Xamarin has announced significant updates to its developer platform. Xamarin is the company formed around 18 months ago, when Novell discontinued its investment in Mono, a cross-platform implementation of C# and the .NET Framework. Its focus is on mobile platforms, in particular iOS and Android, though there is also support for the Mac. On Windows and Windows Phone, the presumption is that developers will continue to use Microsoft’s .NET Framework.
“If you look at what you can develop with C#, there’s about 1.2 billion Windows machines out there, but there’s now about a billion Android and iOS devices. Together we can make C# a universal language for application development and reach 2.2 billion devices,” Xamarin co-founder and CEO Nat Friedman told me.
“There’s a wonderful built-in audience of C# developers, millions of them, who need a bridge to mobile. We can help them take their existing skills and tools, and even code they’ve already written, and bring them to mainstream mobile platforms like iOS and Android.”
The key announcements:
- Xamarin Studio is an updated version of MonoDevelop, the Mono IDE. It runs on Mac and Windows.#
- You can now develop iOS apps in Visual Studio for the first time
- MonoTouch, the framework for iOS, has been renamed Xamarin.iOS
- Mono for Android is now called Xamarin.Android
- A new component store has pre-built components for download, some free, some commercial.
- Xamarin now offers a free Starter edition, and pricing plans for independent developers, smaller businesses, and enterprises. Indie is $299 per platform per year, Business is $999 per platform/year, and Enterprise $1800 platform/year.
The Starter edition is not much use. It has a limited app size, and even the sample project I downloaded, an Employee Directory, exceeded that size and I had to register for a trial.
Xamarin’s philosophy is to share non-visual code, but to create a user interface that is native for each platform. This is a compromise in terms of the effort involved in supporting multiple platforms, but ensures a native experience on each device. “That’s fundamental to our platform,” says Friedman. “We tell our developers to separate the UI layer from the rest of the app. That allows them to share all the non-UI code across platforms, but to deliver a fully native UI, even though the whole app is written in C#. That’s what users demand now, people want native experiences.”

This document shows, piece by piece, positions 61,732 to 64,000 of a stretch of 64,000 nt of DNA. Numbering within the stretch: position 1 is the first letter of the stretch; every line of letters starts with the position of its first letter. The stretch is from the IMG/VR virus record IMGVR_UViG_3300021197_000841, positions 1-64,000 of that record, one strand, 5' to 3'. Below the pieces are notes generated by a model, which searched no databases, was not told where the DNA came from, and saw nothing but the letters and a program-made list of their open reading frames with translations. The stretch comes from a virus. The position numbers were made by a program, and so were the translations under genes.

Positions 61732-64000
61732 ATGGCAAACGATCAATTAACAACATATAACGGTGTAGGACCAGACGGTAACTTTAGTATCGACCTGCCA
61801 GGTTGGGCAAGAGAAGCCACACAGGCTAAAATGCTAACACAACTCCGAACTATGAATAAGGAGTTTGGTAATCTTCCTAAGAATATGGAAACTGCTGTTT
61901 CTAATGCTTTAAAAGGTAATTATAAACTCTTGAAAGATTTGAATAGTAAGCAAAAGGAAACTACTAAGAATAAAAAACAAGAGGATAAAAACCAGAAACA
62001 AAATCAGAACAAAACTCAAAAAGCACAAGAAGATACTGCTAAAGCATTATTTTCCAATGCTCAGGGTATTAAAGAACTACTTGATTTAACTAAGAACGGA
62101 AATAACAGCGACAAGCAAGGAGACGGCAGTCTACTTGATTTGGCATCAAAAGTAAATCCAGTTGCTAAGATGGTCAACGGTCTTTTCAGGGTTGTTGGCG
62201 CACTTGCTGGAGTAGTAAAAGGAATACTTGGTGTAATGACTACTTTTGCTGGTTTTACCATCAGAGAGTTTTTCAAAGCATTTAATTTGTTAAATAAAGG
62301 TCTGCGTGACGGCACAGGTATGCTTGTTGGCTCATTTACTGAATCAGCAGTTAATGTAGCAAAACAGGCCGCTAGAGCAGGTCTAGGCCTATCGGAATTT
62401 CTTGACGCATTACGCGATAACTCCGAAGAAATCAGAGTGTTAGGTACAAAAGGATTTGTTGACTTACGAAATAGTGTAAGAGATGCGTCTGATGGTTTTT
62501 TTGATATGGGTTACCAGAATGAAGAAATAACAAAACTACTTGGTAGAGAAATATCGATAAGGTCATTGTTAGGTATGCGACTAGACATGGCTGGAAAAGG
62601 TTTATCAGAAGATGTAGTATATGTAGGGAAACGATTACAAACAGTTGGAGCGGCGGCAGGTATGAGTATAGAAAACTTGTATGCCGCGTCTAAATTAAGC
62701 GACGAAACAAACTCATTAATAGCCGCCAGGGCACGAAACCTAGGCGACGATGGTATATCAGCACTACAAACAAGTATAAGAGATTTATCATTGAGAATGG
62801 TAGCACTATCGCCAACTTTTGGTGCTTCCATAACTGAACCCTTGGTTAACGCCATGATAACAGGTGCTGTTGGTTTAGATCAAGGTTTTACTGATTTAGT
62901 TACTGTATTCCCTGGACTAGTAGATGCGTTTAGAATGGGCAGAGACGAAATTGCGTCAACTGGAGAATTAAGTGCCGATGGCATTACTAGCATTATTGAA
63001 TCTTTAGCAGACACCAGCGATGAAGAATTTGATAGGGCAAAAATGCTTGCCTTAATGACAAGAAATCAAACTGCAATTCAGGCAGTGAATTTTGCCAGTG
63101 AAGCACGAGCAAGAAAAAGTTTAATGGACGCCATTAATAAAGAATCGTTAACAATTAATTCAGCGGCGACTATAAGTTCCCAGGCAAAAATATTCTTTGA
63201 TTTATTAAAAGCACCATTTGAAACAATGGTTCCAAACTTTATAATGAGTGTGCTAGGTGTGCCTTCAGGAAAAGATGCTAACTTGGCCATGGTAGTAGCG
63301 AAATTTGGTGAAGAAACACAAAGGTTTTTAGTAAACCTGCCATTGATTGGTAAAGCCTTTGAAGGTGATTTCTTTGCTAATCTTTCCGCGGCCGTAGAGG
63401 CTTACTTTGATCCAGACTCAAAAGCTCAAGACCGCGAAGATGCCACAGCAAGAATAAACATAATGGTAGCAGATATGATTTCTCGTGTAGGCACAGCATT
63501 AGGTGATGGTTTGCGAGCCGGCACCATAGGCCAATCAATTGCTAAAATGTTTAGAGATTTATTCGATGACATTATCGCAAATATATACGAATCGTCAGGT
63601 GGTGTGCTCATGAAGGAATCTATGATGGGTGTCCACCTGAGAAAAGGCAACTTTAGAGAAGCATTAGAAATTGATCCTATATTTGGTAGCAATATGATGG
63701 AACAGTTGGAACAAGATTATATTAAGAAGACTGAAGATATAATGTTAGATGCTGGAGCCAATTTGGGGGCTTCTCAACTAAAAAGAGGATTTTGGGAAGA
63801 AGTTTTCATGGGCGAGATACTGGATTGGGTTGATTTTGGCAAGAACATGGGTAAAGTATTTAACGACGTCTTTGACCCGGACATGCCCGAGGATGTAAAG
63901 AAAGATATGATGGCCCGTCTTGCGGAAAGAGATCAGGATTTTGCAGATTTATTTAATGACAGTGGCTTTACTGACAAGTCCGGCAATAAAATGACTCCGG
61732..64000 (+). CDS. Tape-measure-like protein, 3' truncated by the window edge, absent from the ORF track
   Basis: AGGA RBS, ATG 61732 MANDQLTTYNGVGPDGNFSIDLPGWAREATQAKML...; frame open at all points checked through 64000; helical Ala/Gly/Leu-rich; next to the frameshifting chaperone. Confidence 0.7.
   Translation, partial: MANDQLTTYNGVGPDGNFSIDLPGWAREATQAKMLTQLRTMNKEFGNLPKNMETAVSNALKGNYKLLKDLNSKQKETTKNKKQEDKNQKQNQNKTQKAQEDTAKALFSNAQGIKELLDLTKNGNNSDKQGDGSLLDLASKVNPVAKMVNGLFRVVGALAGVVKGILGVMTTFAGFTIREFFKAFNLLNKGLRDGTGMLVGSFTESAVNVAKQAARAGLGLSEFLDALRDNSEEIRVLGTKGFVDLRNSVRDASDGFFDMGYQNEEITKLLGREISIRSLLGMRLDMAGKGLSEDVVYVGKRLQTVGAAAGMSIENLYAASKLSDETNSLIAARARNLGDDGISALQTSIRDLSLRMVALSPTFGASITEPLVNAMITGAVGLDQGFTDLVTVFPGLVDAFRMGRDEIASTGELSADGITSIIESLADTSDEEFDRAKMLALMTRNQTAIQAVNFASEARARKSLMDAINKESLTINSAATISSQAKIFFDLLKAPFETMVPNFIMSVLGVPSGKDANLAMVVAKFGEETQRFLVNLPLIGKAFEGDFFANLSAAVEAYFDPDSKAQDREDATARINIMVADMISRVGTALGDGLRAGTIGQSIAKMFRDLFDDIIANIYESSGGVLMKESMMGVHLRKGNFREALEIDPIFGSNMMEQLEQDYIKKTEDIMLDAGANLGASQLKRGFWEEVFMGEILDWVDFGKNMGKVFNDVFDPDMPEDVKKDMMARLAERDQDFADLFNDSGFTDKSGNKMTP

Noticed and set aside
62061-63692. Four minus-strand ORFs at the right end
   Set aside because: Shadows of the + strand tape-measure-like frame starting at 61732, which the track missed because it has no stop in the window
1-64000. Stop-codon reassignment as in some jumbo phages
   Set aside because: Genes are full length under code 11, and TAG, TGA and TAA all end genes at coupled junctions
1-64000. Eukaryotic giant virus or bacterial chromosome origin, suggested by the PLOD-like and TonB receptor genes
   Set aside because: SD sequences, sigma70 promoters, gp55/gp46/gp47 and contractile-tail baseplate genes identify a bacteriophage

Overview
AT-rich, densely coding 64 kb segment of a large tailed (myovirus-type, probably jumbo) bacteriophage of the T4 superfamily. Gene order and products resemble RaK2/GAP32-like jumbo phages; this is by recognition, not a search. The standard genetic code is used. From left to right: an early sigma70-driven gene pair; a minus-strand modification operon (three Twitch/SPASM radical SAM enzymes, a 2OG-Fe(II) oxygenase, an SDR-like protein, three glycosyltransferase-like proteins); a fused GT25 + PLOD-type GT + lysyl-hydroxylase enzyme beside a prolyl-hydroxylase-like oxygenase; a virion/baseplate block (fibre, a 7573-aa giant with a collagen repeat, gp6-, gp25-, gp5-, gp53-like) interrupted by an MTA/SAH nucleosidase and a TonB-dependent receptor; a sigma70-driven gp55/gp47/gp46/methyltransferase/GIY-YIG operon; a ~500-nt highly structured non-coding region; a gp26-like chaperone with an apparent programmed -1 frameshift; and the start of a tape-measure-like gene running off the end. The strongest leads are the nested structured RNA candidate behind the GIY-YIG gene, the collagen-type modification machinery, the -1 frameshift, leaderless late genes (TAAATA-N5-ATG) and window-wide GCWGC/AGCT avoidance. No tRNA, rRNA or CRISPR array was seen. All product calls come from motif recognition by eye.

“We’ve been building tools that essentially project the underlying iOS APIs or Java [Android] APIs into C#”, explains co-founder Miguel de Icaza. “What it means is that people need to build a new UI for each platform.” He adds that Microsoft platform developers should be used to this, as Microsoft itself has several similar but incompatible .NET platforms. “There’s the one on Silverlight, the one on WPF, the one on Windows RT, and the one on the phone, it’s four,” he says. “Developers have had to resort to putting their logic into shared libraries, and build a per-platform UI. We’re reusing that knowledge.”
The ability to develop for iOS in Visual Studio is new. “It’s our most-requested feature of all time.” said Friedman.
I downloaded Xamarin Studio, which in my case was around 1.3GB including an updated Android SDK.
The IDE itself is clean and fast, and very much code-centric. It lacks the bloat of Visual Studio, though you will miss many of the features of Microsoft’s IDE.
I build the sample Employee Directory app and deployed it to an Android emulator which I use for Nexus 7 development. Deploying the runtime components took a long time, but after waiting patiently the app launched successfully.
If you want to do iOS development you will need a Mac of course. Although you can code on Windows, if you then the code is pushed over the the Mac side for compilation and debugging. In order to use Visual Studio, one option is to run Windows in a virtual machine on a Mac, as I have done with reasonable success using Embarcadero’s cross-platform tools.
Xamarin says it is growing fast. There have been 230,000 downloads of its tools, increasing by around 700 per day, and over 12,000 paying customers.
Despite Xamarin’s roots in the open source world (and Mono is still open source), a quick look at the pricing table shows that this is a fully commercial offering and priced accordingly. Presuming customers keep on subscribing, that is a good thing, ensuring the future of the platform; but it is not so good for the smallest developers who might otherwise give it a try.